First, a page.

- User Since
- Jul 12 2017, 1:23 AM (197 w, 51 m)
Mon, Mar 29
Mar 4 2021
Very nice – it hadn't even occurred to me that you might be able to find the branch-target operand automatically as well as identifying Arm/Thumb.
Mar 3 2021
LGTM, but to show willing I've spotted a typo in a comment :-)
Mar 2 2021
Feb 18 2021
Looks nicer now, thanks!
Feb 17 2021
Feb 16 2021
Oh yes, I must have seen if Rn == '1101' && W == '1' and absentmindedly interpreted the W as a write to memory, not a write back to the register.
Feb 15 2021
I was lucky to notice it at all – I only spotted it because one of the test changes in the previous version of the patch did lift an increment of SP past two load instructions. As best I could tell it wasn't harmful in that particular case, but that clued me in to look more closely and see whether it could have been harmful in another case.
Feb 12 2021
What happens about a case like the following:
mov r0, sp ldrd r1, r2, [sp] ldr r3, [r0] add sp, sp, #8
In this case, the LDR of r3 is not directly reading or modifying SP, but it is nonetheless dependent on SP not having been incremented yet, because it's accessing the stack slot that becomes invalid as soon as SP is increased. I don't see any check for that situation here.
Feb 11 2021
The table-lookup strategy seems like overkill to me. As far as I can see, the integer mapping required is: 0→3, 3→2. 2→1, 1→0. In other words, all four input values (that can be handled at all) are just reduced by 1, mod 4. So instead of (147 >> (value << 1)) & 3, you could compute (value - 1) & 3, surely more cheaply.
Ahem. Now actually tested, and with the necessary extra enum definition.
Feb 8 2021
You've got a typo in the subject line :-) v2f64, not v2f62.
Feb 5 2021
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Jan 20 2021
Thanks. LGTM now.
Jan 19 2021
Dec 8 2020
That seems like a reasonable precaution to me, yes – with only one VPR, there's only one previous value that it might be of obviously low cost to VPNOT.
Dec 2 2020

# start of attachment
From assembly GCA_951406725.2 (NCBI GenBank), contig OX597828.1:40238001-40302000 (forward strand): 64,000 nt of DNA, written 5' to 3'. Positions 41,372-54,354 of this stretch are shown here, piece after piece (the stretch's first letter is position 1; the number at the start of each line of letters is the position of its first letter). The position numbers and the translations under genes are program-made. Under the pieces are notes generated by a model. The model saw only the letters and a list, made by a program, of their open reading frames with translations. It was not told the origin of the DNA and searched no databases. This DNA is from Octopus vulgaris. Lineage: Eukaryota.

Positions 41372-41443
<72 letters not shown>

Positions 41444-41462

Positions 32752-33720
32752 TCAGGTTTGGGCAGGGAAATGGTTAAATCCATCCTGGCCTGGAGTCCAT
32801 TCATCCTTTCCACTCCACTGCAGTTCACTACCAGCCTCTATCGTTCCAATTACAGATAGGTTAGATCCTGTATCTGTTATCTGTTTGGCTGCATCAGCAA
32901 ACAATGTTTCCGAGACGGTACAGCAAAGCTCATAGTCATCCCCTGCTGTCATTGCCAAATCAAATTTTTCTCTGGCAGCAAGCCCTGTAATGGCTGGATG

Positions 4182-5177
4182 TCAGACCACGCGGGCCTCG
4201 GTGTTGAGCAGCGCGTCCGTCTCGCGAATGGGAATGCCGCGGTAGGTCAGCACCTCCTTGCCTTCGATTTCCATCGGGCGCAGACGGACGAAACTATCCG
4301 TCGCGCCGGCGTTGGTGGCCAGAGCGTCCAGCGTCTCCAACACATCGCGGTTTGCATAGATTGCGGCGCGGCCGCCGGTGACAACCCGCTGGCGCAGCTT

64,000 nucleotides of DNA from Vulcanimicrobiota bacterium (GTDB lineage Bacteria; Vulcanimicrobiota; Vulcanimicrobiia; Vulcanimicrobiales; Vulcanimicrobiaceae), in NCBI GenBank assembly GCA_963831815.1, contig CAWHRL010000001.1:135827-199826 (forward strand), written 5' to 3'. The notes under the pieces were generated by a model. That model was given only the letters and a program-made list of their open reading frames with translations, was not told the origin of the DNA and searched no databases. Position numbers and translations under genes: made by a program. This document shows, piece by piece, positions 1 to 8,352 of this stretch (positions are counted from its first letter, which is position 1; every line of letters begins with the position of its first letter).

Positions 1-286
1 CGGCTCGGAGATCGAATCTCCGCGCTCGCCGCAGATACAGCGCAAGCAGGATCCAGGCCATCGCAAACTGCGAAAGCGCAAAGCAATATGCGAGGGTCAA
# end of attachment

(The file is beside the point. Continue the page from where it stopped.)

Should there be a range limit somewhere in this logic, beyond just 'in the same basic block'? I worry slightly that if there's a very long basic block with two completely separate predicated sections, and they happen to reuse the same constant, then it might not be a win to do this change. Something along the lines of
Dec 1 2020
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Oct 16 2020
Thanks for the quick review – sorry I wasn't on the ball enough to fold D89547 into this one too...
Oct 14 2020
Thanks for the quick response!
Hi @lebedev.ri , it looks as if this commit is causing an assertion failure compiling the following example code.
void bar(void), baz(unsigned);
Sep 3 2020
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Jul 3 2020
@jdoerfert , @clementval : over in D83032 is a polished-up version of the script I used to check where the missing deps needed to go. Might be useful for the next problem of this kind. But I'm not sure who to get to review it; perhaps one of you might look at it?
Jul 2 2020
Jul 1 2020
[facepalm] Thank you. I carefully wrote a revised description, but forgot to upload it to this issue.
Here's a completely different patch, which adds all the missing dependencies on OMP.h.inc in the clang subdirectory in one go.
Jun 30 2020
Cannot you just add a depends for your failing case?
Unfortunately, I had to revert this because it caused a buildbot failure: rG39ea5d74b283d5a42f34b856d22bfaf806a1c907
Jun 29 2020
@clementval , are you happy for me to commit this patch?
Jun 26 2020
I wondered about that. I think it may well mean some of those DEPENDS can be removed, but I'm not sure how to be certain of it :-)
Jun 24 2020
LGTM. Thanks for the fixes.
Jun 23 2020
Updated for @dmgreen's review suggestions, which both seem to work as far as I can see.
It isn't unused – there are still some isel patterns using it, which I haven't touched in this commit.
(Sorry @labrinea – removing you as a reviewer was an unintentional side effect of a bad arc command.)
New version addressing review comments.
OK, fair enough. In that case, please correct my nitpicks and I'll approve the revised patch.
Jun 22 2020
for ARMv7 we only disallowed this pair, and this change removes that restriction. So now, all of them are allowed...
I've made a couple of nitpicks to the patch, but my more general question is: if we think that this pair of coprocessors should be changed from "reject completely" to "accept with a warning", why not all of them? What argument applies to CP10 and CP11 that doesn't apply to all the others, apart from the immediate short-term argument of "this is the one that's currently causing somebody a problem"?